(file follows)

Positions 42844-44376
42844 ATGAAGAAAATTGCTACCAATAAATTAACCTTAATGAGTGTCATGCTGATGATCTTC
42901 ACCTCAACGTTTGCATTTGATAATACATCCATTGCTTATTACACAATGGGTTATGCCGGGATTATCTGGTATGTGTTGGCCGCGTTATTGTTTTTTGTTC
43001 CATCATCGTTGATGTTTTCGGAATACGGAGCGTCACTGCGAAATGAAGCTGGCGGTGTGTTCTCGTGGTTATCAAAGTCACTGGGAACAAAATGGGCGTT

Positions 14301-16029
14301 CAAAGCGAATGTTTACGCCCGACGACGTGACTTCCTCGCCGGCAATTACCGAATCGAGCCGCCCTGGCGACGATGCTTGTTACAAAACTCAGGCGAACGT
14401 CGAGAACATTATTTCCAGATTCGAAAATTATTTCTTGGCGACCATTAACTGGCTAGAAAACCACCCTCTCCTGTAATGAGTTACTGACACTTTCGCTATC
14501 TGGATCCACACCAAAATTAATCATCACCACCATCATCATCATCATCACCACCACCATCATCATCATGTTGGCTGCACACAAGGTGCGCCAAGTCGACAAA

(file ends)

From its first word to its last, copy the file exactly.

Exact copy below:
Positions 42844-44376
42844 ATGAAGAAAATTGCTACCAATAAATTAACCTTAATGAGTGTCATGCTGATGATCTTC
42901 ACCTCAACGTTTGCATTTGATAATACATCCATTGCTTATTACACAATGGGTTATGCCGGGATTATCTGGTATGTGTTGGCCGCGTTATTGTTTTTTGTTC
43001 CATCATCGTTGATGTTTTCGGAATACGGAGCGTCACTGCGAAATGAAGCTGGCGGTGTGTTCTCGTGGTTATCAAAGTCACTGGGAACAAAATGGGCGTT

Positions 14301-16029
14301 CAAAGCGAATGTTTACGCCCGACGACGTGACTTCCTCGCCGGCAATTACCGAATCGAGCCGCCCTGGCGACGATGCTTGTTACAAAACTCAGGCGAACGT
14401 CGAGAACATTATTTCCAGATTCGAAAATTATTTCTTGGCGACCATTAACTGGCTAGAAAACCACCCTCTCCTGTAATGAGTTACTGACACTTTCGCTATC
14501 TGGATCCACACCAAAATTAATCATCACCACCATCATCATCATCATCACCACCACCATCATCATCATGTTGGCTGCACACAAGGTGCGCCAAGTCGACAAA